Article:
Running software in containers is gaining in popularity for developers. Containers are typically collections of pieces of software and environment, running together in a single system. Developers take these systems and test them in the form of container images, which are then deployed to large environments once they’re acceptable. While in the past there have been some hiccups to using Java as the programming language for containerization, it’s becoming easier for Java programmers to use this time-saving tactic.
Addressing the issues of multiple environments
Containerization holds appeal because of its ability to solve many problems associated with multiple environments. The issue, traditionally, is that when code is developed within one environment, it often doesn’t run the same way when transferred to another. This creates errors which a developer must take the time to address and fix, creating downtime and preventing users from accessing the application. Nobody wants a newly launched app to not work right, which is why using containers and frequently testing is a good method for deployment. The container platform generates identical copies of the system created within a specific environment through the container image. The enables the same software to run anywhere because containerization adjusts for changing environments. Essentially, identical software can seamlessly be deployed over and over again regardless of the environment.
Making it easier for developers
The impact of containerization is very positive for developers who are always looking for strategies that help save them time and reduce redundancies. With the ability to deploy a single system regardless of the environment, the work of a developer becomes easier. They’re able to complete projects faster and more efficiently across hybrid infrastructures. Additionally, work requires fewer resources since containers don’t hold operating system images.
The use of containers offers so many benefits that many organizations are considering the technology if they aren’t using it already. According to The 2018 Container Adoption Benchmark Survey, 47 percent of IT leaders plan to deploy containers in production, while 12 percent already have. This level of interest demonstrates the value of containerization.
Providing better service
In addition to supporting the work of developers, containerization improves service associated with the systems to the user. Consistent service becomes more easily enabled with mixed-and-matched software, while overall delivery is simpler and more predictable. A consistent deployment through multiple container platforms and cloud providers becomes a seamless process with the help of containerization.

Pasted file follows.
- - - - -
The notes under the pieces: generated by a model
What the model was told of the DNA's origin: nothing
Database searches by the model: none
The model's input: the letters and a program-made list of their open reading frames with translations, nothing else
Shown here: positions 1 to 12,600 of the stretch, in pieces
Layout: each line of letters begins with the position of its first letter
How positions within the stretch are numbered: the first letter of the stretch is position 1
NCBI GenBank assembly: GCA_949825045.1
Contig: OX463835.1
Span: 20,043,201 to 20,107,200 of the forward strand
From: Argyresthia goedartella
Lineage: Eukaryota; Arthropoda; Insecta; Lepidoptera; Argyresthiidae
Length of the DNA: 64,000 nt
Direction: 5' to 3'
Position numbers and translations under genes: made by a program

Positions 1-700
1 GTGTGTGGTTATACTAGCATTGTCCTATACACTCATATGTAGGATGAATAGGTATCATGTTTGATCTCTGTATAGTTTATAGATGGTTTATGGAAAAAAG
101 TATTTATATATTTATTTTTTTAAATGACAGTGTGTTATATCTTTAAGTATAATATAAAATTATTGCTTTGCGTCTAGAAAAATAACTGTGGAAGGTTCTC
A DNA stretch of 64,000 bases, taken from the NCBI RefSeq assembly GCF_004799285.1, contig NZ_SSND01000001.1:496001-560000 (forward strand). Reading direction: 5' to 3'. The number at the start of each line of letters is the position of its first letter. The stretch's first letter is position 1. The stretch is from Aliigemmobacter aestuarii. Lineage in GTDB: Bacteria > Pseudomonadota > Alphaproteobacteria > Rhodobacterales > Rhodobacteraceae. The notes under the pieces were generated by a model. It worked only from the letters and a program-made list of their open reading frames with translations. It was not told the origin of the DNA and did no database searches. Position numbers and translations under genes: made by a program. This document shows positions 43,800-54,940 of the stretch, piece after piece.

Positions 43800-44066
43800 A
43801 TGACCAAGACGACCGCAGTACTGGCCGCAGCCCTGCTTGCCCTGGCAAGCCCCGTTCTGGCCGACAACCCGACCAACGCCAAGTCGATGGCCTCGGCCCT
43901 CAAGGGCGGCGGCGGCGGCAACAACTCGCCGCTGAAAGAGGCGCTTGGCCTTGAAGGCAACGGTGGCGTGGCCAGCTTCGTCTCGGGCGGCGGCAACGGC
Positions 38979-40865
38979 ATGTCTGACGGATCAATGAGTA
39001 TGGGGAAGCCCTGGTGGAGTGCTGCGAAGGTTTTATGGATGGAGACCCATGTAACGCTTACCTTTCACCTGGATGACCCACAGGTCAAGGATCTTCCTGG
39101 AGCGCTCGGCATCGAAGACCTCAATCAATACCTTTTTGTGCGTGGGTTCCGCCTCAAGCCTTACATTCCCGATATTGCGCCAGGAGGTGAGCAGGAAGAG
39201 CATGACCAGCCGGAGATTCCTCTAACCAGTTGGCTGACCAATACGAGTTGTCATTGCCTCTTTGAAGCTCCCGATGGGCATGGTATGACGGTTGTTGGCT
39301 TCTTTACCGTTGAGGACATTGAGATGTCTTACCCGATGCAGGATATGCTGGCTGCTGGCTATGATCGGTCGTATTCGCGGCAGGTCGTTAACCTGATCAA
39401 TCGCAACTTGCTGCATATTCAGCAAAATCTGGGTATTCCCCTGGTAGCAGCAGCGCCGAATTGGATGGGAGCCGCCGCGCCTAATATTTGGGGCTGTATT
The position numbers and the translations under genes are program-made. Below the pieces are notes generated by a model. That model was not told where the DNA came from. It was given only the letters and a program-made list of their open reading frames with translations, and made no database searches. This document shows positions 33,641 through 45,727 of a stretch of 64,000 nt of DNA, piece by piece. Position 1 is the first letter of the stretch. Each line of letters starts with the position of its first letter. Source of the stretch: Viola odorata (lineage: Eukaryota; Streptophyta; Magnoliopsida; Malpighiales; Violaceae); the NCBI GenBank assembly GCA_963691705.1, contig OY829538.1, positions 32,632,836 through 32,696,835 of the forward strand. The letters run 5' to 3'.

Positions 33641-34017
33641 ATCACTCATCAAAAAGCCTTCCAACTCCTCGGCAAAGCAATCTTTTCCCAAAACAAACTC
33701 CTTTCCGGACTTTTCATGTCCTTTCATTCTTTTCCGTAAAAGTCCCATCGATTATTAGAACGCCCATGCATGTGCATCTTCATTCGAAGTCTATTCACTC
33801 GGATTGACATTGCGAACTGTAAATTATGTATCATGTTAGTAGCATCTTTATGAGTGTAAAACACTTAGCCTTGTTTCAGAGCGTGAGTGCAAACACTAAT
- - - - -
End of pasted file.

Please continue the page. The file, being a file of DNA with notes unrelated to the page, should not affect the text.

Working with minimal limitations
Although not perfect, containerization’s benefits may outweigh its limits, most of which occur as a result of installing any container on an old version of an application. This increases vulnerabilities but can be addressed with a quick application update. Containers are also not immune to the types of bugs and error concerns that plague traditional Java development company. Flaws, outages and security incidents can still occur when containers are exposed to certain variables.
The best remedy to prevent any serious issues from arising is constant testing. Checking throughout the production process allows developers to solve any threats before they can make a big impact. Quality assurance teams can help ensure the containerized apps are tested under all the circumstances that could be present while the system is in production. This creates a minimal risk for issues to arise.
Creating container systems with Java
Using Java to create container systems presents a unique situation due to the existing components of the programming language itself because Java consists of the language, specifications, and runtime. Containers interact most with Java runtime since it occurs within them. With this unique set up, communication issues can occur if a system isn’t released just right.
For example, a JVM-based application is deployed through containers after a successful check as a test system. However, the release does not achieve the same performance it did during testing. After some checking, a technical issue is discovered as the cause of the hiccup. The application has been programmed to limit CPU share to one in the settings. This leads to a miscommunication at deployment because the application ends up seeing multiple CPU cycles because of the programming language. Faced with more CPUs than it’s been told to use, the container application ends up spending its time dealing with and switching between different threads. As a result, it can’t get the actual work done it was released to do. This example of a miscommunication problem is the most prominent type of issue related to Java and containerization. It’s not an issue that impacts everyone and is something developers have worked around thus far.
The good news, for Java developers, is that this is a known issue, and it’s being addressed with OpenJDK10. One of the new support features for this Java release is that it will include support for CPU shares.
Making Java a better language for containerization
Addressing container-related problems like the CPU share will help keep Java as a relevant programming language for developers hoping to employ time-saving strategies like containerization to application release.